LES DEUX AMIS EN FRANCE
Une Observation, 2006
We sat, harborside, in the small town of Honfleur. After a whirlwind, five-day visit to Paris, DeLinda and I both breathed deeply with the slower pace of this village along the northern coast of France. A large bowl of fresh, steaming mussels sat before us as we sipped sugar-rimmed glasses of kir normand, a regional concoction of black currant liqueur and local cider.
Honfleur was more familiar than Paris; it reminded me of Rockport, Massachusetts with its small streets and little shops. The seagulls and salt-kissed air brought me home in that way the carefully packed items in a suitcase remind you of the life you’ve briefly left behind.
We’d relaxed enough to slip into familiar conversation, not about the day’s agenda or sights seen, but about the this and that which make up the everyday.
And so it was that we found ourselves in this outdoor café talking about America. The differences between here and there were too obvious. It had been easy to spot les Américains in Paris. Easy to pass judgment on “their” behavior — rude and loud, pushy and arrogant. Easy to feel out of place, at times, awkward.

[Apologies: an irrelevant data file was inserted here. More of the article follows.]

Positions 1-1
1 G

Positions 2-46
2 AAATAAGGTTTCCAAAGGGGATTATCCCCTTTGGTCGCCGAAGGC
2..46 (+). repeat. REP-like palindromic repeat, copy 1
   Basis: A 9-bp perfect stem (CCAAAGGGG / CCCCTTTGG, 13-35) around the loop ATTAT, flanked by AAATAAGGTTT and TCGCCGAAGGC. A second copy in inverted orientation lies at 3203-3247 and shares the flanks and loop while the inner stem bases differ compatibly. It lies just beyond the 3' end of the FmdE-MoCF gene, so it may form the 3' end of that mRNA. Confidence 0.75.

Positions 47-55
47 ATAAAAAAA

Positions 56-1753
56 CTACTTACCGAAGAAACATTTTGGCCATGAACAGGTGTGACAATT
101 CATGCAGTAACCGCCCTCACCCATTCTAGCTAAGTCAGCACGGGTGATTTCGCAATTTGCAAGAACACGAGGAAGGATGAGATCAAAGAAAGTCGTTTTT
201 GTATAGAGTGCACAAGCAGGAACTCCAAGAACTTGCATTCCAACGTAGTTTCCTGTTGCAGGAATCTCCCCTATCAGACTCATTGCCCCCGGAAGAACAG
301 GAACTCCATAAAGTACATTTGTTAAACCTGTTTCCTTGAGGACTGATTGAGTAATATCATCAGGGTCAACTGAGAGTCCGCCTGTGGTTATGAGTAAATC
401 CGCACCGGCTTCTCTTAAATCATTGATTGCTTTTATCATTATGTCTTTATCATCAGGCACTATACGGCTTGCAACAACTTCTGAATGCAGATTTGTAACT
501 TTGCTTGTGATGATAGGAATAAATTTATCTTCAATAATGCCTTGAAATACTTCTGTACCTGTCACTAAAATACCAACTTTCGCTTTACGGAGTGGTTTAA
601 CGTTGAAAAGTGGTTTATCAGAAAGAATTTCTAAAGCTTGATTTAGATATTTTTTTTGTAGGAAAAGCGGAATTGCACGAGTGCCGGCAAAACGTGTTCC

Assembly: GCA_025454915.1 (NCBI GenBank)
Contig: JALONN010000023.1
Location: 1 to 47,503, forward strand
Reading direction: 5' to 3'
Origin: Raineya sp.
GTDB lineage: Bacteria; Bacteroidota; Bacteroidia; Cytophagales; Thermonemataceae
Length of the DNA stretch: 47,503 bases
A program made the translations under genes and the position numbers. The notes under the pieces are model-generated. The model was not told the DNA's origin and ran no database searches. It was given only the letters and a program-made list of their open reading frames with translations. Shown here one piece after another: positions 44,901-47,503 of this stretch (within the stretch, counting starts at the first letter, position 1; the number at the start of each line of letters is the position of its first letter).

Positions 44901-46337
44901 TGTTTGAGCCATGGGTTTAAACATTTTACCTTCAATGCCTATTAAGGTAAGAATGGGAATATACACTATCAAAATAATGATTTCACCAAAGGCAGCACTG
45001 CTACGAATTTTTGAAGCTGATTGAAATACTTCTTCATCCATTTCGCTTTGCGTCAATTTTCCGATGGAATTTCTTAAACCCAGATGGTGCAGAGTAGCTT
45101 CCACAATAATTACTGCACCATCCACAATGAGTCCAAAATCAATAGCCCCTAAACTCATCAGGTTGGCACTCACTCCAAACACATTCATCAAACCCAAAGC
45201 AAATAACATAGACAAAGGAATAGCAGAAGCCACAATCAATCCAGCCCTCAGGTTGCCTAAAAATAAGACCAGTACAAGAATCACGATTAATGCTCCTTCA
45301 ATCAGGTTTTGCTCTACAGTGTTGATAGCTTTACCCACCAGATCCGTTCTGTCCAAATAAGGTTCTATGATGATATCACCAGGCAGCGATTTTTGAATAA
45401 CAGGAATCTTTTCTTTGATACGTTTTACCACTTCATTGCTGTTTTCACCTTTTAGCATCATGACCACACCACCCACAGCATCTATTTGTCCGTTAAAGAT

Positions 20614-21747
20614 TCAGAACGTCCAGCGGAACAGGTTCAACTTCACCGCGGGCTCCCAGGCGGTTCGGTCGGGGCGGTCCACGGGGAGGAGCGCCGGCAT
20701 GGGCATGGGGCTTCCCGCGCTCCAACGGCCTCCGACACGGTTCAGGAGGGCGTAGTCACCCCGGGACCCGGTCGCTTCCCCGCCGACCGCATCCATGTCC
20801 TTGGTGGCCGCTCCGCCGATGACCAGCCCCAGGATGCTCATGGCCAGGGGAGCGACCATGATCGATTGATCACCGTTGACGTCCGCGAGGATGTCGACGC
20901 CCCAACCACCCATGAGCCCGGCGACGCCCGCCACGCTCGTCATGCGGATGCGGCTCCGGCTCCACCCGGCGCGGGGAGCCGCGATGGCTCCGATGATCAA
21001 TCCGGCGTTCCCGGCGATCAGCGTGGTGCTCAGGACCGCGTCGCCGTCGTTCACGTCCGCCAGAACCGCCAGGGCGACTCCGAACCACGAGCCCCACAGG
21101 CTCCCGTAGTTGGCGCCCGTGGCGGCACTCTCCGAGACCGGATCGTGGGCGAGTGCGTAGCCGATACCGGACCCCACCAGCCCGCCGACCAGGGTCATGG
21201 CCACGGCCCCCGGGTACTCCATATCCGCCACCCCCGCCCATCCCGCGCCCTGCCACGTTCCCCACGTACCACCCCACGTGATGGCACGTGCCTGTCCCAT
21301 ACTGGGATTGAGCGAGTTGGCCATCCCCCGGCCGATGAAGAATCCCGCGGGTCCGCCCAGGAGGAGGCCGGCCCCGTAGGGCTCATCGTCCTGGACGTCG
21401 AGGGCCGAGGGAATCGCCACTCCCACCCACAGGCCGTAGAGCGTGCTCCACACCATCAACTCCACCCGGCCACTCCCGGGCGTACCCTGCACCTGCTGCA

Our conversation wandered from being in France and trying to speak a foreign language, to people in the U.S. who don’t speak English. And then, as is so common these days, the tapestry of all things wrong in the U.S. unfolded across the table. Illegal aliens. The economy. Corporate America. Politics. The media. Iraq. Terrorism. 9/11.
“George Bush,” I whispered with a furtive glance over my shoulder. The French family behind us seemed not to notice.
I wondered what they thought of us, the obvious Americans traveling through their country. Were we what they expected? What they assumed?
At times, in France, I felt like a polite child tip-toeing through a room full of grown-ups: pardon, je suis desole. I was apologizing for not understanding. For not using the correct words. For seeming rude.
Perhaps I was just apologizing for being American.
The next day, DeLinda and I visited the Normandy beaches. It was June 7, 62 years and a day after the allied invasion of France. As we drove the winding roads along the coast, we were escorted by a convoy of Americans, World War II vets in uniform, an American flag waving proudly from the side of their jeep.
We beeped and waved as we drove by them—excited and proud. “Yay! America! Whoo-hooo!” we hollered out loudly.
The irony of the moment did not escape us.
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Les Deux Amis En France, ©2011 Jen Payne. All rights reserved.
Photos ©2011, Jen Payne, DeLinda Fox.